# Electric Force question

## Homework Statement

Code:
http://www.youtube.com/watch?v=5AiWe9-szPc&feature=related

Go to frame 7:50

The man explains why it shouldn't be -q

unfortunately I am too dumb to fully understand.

Let the charge on the most left side be Q1, the middle charge be Q2, and the chargeon the right be Q3

The question wanted to ask what the force on Q2 be, the total force.

Now he explained something about "it's already taken care of"

F2 = F23 + F13

Is the man trying to say that F23 is negative because it is pushing left?

I pulled that formula out of my book. The way he did it is F32 because it is to the right

## Answers and Replies

It appears that he is trying to bypass direction vectors to make it easier, but sometimes this just makes things more confusing.

I only watched about 10 seconds of the video starting at 7:50, but it appears that he is just using coulombs law like so:
$$F = \frac{k q_{1}q_{2}}{r^{2}}$$
right? Where $k = \frac{1}{4\pi\epsilon_{0}}$ in SI units.

The thing is that it should more generally be:
$$\vec{F} = \frac{k q_{1}q_{2}}{r^{2}}\hat{r}$$

notice that now F is a vector (the arrow on top) and that there is an $\hat{r}$ unit vector. A unit vector is a vector that has length 1 and basically is just used to show direction.
In the coulomb force the unit vector points from source to test charge since the source is on the right and the test charge (the charge that is measuring the force) is on the left then the unit vector is -1. (in 2-dimensions it is (-1,0) ).

When you do it this way it is less confusing because you just plug everything in and you don't have to care about which way the force should go like he says in the video. One charge is positive one is negative and you do plug them in as such, but the unit vector effectively multiplies this by a -1 so the force ends up pointing in the positive direction like it should.
If you were using the other force to measure the charge then the particle on the left is the source and the one on the right is the [/b]test charge[/b] so then the unit vector becomes (1, 0) instead. Then you plug in one positive charge and one negative and the force is negative as it should be.

The way he does it though is often how people start learning it though I don't see why.. unit vectors are not that confusing.. any way, the method in the video effectively does away with vectors and replaces the direction vector with your "intuition".

Sorry, but that explanation is just as confusing! Ahhh lol

Another way to put it, is basically you just ignore the signs on everything. Just stick in the values and get a number positive or negative. (go ahead and just take the absolute value to make it easier, so you should always have a positive magnitude for the force)
Then once you have that value you decide whether the force should be positive or negative based on the problem. That's it. Of course this isn't the most formal way to do it, but for simple 1-dimensional problems it works just fine.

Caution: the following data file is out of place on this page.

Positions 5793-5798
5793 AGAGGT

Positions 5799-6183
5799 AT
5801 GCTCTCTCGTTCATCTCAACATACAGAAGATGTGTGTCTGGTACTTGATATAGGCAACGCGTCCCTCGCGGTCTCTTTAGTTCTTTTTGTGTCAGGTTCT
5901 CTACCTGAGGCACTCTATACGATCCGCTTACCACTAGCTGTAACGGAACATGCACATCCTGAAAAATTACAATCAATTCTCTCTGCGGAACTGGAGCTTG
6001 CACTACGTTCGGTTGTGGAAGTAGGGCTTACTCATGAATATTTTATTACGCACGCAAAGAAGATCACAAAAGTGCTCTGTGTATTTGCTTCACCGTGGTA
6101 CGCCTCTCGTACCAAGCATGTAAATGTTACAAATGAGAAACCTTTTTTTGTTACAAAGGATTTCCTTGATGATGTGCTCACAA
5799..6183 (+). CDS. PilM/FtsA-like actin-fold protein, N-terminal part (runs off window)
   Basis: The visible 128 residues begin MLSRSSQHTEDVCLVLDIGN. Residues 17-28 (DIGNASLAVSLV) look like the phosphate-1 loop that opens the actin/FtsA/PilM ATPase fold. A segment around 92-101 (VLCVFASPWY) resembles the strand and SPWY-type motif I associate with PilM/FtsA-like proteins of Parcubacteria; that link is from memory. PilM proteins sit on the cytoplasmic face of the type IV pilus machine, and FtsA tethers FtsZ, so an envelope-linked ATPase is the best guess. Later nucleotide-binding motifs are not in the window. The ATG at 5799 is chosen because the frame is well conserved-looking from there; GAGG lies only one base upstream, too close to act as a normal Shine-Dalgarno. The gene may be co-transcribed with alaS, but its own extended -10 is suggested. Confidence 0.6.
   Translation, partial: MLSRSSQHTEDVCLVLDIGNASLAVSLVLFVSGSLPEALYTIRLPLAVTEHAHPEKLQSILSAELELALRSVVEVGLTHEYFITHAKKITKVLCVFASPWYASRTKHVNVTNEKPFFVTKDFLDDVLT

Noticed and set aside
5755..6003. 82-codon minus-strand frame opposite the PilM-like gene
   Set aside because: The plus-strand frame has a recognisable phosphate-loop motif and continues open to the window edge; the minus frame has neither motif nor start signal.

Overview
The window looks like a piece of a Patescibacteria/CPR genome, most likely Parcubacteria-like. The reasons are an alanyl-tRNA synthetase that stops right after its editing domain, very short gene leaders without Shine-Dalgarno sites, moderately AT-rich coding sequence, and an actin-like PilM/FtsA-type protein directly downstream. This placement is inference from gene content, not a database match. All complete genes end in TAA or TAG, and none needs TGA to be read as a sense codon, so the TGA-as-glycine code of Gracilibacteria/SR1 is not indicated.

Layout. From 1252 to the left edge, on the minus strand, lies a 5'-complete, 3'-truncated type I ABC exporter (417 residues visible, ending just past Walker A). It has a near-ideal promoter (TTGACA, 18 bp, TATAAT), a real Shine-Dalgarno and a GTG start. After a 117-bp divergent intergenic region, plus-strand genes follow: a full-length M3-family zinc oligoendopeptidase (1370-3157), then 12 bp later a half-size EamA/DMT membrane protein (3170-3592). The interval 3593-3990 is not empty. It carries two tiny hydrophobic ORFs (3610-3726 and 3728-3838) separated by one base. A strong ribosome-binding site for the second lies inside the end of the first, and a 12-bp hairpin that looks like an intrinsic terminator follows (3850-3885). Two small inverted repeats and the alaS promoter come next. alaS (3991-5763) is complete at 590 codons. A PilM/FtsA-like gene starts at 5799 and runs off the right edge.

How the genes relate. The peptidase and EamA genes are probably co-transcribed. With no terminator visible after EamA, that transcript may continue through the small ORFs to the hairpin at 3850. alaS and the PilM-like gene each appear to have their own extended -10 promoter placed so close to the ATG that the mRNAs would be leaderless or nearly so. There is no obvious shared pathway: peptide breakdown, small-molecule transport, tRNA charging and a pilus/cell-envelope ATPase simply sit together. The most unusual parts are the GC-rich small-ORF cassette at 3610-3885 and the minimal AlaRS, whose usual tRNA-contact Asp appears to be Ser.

That is basically the way he does it in the video. For example if right is the positive direction in your coordinate axis and you have a positive and negative charge like so:
(-) (+)
then the force (magnitude) is the same on both.. the only difference is direction. Since they are opposite charges they attract so the force on the positive charge is in this direction:
<----------
So, for the positive charge you might choose the force to be negative simply because the direction toward the negative charge is to the left which is the negative direction.
The negative charge will experience a positive force.
---------->

Similarly in this case:
(+) (-)
now the positive charge will experience the positive force and the negative charge will experience the negative force.

The way I explained it earlier may be more confusing but it gets rid of this "guess work". You don't choose based on your intuition like this, you simply follow the math and it will tell you the directions automatically which I find better.. But if you think this way is easier then by all means use it.

Keep in mind that the "positive" and "negative" meaning is arbitrary. Positive and negative forces only show direction in your particular coordinate system... If you do not specify what your system is then the direction is meaningless.
For example say you have a force in this direction:
--------->
most people would say this is positive, but is it?
what if my coordinate axis is such that the x axis decreases as you go to the right and increases toward the left. Then the above force could be called "negative". So it can be positive or negative just depending on which direction you want to be positive.

The only important thing is that whatever direction you want to be positive must be consistent throughout your problem.